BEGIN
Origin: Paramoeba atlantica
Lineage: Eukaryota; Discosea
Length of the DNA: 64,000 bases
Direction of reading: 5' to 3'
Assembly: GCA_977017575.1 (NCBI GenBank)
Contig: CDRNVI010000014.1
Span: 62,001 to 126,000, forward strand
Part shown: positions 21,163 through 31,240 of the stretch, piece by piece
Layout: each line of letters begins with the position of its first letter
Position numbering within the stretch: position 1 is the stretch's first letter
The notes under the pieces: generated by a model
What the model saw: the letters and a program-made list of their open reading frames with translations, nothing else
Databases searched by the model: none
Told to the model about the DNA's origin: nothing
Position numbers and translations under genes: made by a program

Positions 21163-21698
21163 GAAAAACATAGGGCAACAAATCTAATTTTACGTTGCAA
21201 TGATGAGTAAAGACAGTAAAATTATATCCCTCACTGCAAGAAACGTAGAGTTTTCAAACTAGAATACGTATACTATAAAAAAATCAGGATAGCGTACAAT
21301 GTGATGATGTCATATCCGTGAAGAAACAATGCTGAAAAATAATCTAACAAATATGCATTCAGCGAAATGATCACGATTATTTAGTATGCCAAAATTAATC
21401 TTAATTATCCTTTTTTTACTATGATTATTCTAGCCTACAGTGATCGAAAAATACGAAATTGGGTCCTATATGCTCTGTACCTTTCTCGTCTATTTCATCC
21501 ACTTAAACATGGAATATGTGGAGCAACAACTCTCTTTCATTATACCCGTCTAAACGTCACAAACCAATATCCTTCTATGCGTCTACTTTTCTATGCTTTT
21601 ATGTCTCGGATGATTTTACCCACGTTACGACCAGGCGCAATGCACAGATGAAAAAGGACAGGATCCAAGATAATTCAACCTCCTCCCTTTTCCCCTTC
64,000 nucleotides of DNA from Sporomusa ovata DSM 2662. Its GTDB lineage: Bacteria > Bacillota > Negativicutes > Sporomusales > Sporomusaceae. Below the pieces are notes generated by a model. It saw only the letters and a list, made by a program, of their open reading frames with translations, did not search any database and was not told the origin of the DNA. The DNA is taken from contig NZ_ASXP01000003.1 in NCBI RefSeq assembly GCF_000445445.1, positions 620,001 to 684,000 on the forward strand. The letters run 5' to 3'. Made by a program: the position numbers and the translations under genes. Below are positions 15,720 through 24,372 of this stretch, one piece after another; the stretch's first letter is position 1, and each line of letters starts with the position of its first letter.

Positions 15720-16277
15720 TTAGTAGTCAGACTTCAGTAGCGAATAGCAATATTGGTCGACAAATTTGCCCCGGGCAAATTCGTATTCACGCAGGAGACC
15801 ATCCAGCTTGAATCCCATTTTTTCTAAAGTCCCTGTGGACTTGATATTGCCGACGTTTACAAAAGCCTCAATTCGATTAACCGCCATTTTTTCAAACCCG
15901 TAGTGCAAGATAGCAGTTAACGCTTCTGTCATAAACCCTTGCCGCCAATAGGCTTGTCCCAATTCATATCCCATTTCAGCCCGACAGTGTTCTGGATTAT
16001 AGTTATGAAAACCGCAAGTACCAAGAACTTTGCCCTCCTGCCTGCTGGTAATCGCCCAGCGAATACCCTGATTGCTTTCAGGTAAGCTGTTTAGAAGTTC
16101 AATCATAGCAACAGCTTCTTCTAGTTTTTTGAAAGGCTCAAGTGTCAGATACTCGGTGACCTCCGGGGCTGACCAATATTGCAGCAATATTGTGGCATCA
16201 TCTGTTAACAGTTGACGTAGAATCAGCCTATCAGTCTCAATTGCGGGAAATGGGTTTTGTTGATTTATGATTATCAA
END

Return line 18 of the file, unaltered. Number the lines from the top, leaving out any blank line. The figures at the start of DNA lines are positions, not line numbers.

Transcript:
21201 TGATGAGTAAAGACAGTAAAATTATATCCCTCACTGCAAGAAACGTAGAGTTTTCAAACTAGAATACGTATACTATAAAAAAATCAGGATAGCGTACAAT